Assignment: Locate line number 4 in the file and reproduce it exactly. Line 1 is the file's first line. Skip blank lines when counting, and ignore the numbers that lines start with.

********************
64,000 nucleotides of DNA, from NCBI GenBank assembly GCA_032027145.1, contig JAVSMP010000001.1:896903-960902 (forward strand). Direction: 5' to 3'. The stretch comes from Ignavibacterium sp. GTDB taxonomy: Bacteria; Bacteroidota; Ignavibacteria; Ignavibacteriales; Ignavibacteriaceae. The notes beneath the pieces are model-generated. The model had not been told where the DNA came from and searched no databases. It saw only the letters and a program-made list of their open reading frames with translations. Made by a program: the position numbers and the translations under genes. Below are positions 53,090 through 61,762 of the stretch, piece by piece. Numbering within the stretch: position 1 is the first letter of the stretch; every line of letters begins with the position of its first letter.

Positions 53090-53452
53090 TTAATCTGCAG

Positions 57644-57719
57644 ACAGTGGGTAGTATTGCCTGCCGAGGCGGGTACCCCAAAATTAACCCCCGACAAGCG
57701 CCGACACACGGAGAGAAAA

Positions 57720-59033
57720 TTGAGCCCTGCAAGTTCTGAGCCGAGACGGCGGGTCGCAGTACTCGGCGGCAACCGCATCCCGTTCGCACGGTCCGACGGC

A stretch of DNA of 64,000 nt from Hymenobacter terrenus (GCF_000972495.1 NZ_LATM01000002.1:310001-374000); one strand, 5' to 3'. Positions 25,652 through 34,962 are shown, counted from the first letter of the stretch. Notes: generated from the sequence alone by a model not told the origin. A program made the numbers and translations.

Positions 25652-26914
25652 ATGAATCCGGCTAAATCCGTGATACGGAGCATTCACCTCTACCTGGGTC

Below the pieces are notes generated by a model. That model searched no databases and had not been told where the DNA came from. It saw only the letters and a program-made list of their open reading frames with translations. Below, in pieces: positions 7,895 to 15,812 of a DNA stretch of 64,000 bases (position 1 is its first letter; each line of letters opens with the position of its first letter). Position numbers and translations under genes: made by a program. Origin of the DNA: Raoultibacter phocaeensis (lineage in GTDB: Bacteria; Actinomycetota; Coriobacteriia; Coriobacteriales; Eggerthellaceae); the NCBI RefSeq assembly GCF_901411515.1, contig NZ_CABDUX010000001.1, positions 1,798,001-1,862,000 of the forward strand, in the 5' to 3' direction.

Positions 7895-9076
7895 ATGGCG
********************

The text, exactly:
Positions 57644-57719